Last modified on 23 October 2014, at 10:31

forgery

EnglishEdit

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EtymologyEdit

Recorded since recorded 1574; from the verb to forge, from Middle English, via Anglo-Norman forger from Old French forgier, from Latin fabricari "to frame, construct, fabricate", itself from fabrica 'workshop; construction', from faber 'workman, smith'

PronunciationEdit

NounEdit

forgery (plural forgeries)

  1. The act of forging metal into shape.
    the forgery of horseshoes
  2. The act of forging, fabricating, or producing falsely; especially the crime of fraudulently making or altering a writing or signature purporting to be made by another, the false making or material alteration of or addition to a written instrument for the purpose of deceit and fraud.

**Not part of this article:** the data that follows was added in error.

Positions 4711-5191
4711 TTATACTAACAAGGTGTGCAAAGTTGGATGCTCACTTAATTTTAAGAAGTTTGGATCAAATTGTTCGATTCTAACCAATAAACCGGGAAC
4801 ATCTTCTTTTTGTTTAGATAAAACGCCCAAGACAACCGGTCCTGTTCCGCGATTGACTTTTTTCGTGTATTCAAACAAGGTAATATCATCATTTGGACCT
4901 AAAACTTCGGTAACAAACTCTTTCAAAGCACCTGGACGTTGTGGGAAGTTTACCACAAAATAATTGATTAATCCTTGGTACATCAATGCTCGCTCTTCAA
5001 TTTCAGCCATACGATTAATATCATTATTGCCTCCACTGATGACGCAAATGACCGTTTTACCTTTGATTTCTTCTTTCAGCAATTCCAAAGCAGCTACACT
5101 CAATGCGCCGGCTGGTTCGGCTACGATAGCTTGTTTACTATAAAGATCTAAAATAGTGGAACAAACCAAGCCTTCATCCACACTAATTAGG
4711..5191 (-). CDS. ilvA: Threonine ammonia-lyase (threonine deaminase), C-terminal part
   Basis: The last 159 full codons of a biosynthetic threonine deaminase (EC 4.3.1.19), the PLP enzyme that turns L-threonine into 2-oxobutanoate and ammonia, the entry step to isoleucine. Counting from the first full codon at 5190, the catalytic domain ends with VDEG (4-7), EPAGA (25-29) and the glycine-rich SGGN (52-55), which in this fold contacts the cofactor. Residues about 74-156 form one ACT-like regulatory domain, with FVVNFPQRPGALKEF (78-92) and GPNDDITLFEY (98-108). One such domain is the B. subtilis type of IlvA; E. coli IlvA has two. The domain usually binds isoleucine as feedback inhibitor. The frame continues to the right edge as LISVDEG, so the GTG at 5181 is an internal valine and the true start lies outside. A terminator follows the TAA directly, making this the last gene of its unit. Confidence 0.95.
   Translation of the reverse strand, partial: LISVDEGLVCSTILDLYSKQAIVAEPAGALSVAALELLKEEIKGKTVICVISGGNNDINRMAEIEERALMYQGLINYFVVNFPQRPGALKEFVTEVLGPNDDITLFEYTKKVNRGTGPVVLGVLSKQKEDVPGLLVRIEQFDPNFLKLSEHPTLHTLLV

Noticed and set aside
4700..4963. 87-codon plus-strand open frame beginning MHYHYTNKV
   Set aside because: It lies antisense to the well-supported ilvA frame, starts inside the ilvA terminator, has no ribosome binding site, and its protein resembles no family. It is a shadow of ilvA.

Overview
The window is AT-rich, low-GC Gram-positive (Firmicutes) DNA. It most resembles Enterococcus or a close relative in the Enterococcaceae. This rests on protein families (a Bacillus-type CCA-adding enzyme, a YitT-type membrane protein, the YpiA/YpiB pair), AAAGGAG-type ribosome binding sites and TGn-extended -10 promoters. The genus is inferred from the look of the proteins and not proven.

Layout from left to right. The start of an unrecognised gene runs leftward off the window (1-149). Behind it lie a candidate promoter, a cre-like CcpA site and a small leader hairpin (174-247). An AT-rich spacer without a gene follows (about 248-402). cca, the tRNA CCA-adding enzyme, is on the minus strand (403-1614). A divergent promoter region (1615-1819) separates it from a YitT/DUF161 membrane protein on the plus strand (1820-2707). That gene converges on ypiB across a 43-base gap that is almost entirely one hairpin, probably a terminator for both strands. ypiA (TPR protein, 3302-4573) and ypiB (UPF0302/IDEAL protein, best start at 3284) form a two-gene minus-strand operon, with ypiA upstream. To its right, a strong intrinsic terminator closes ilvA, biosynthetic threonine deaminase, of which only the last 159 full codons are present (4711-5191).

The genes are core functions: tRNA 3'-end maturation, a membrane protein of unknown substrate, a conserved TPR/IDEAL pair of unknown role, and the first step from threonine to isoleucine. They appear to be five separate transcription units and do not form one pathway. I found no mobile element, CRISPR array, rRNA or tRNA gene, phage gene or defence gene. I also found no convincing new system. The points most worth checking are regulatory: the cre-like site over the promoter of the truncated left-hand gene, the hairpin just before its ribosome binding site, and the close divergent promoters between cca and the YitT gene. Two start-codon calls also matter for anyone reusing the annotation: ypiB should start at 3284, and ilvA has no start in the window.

the forgery of a bond
    • 1893, Walter Besant, “Prologue”, in The Ivory Gate:
      Such a scandal as the prosecution of a brother for forgery—with a verdict of guilty—is a most truly horrible, deplorable, fatal thing. It takes the respectability out of a family perhaps at a critical moment, when the family is just assuming the robes of respectability: [] it is a black spot which all the soaps ever advertised could never wash off.
  3. That which is forged, fabricated, falsely devised or counterfeited.
  4. (archaic) An invention, creation.

SynonymsEdit

Derived termsEdit

TranslationsEdit

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